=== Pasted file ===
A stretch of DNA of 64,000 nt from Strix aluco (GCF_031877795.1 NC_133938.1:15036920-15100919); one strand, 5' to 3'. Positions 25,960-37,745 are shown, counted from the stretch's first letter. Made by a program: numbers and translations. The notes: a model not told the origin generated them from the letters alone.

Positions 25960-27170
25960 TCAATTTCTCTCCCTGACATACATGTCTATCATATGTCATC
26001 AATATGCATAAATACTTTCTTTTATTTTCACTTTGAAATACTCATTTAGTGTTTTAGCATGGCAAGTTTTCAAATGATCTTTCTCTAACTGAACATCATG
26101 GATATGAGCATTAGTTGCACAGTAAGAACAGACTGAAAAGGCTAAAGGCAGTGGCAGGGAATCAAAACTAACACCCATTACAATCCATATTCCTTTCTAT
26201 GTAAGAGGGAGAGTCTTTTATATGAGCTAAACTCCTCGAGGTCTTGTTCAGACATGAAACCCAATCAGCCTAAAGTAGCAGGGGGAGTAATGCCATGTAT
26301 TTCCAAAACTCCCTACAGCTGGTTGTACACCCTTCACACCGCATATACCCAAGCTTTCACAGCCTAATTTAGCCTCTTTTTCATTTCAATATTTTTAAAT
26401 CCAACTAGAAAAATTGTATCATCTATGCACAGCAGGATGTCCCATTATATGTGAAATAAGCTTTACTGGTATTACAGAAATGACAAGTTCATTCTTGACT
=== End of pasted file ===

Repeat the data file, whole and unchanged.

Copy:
A stretch of DNA of 64,000 nt from Strix aluco (GCF_031877795.1 NC_133938.1:15036920-15100919); one strand, 5' to 3'. Positions 25,960-37,745 are shown, counted from the stretch's first letter. Made by a program: numbers and translations. The notes: a model not told the origin generated them from the letters alone.

Positions 25960-27170
25960 TCAATTTCTCTCCCTGACATACATGTCTATCATATGTCATC
26001 AATATGCATAAATACTTTCTTTTATTTTCACTTTGAAATACTCATTTAGTGTTTTAGCATGGCAAGTTTTCAAATGATCTTTCTCTAACTGAACATCATG
26101 GATATGAGCATTAGTTGCACAGTAAGAACAGACTGAAAAGGCTAAAGGCAGTGGCAGGGAATCAAAACTAACACCCATTACAATCCATATTCCTTTCTAT
26201 GTAAGAGGGAGAGTCTTTTATATGAGCTAAACTCCTCGAGGTCTTGTTCAGACATGAAACCCAATCAGCCTAAAGTAGCAGGGGGAGTAATGCCATGTAT
26301 TTCCAAAACTCCCTACAGCTGGTTGTACACCCTTCACACCGCATATACCCAAGCTTTCACAGCCTAATTTAGCCTCTTTTTCATTTCAATATTTTTAAAT
26401 CCAACTAGAAAAATTGTATCATCTATGCACAGCAGGATGTCCCATTATATGTGAAATAAGCTTTACTGGTATTACAGAAATGACAAGTTCATTCTTGACT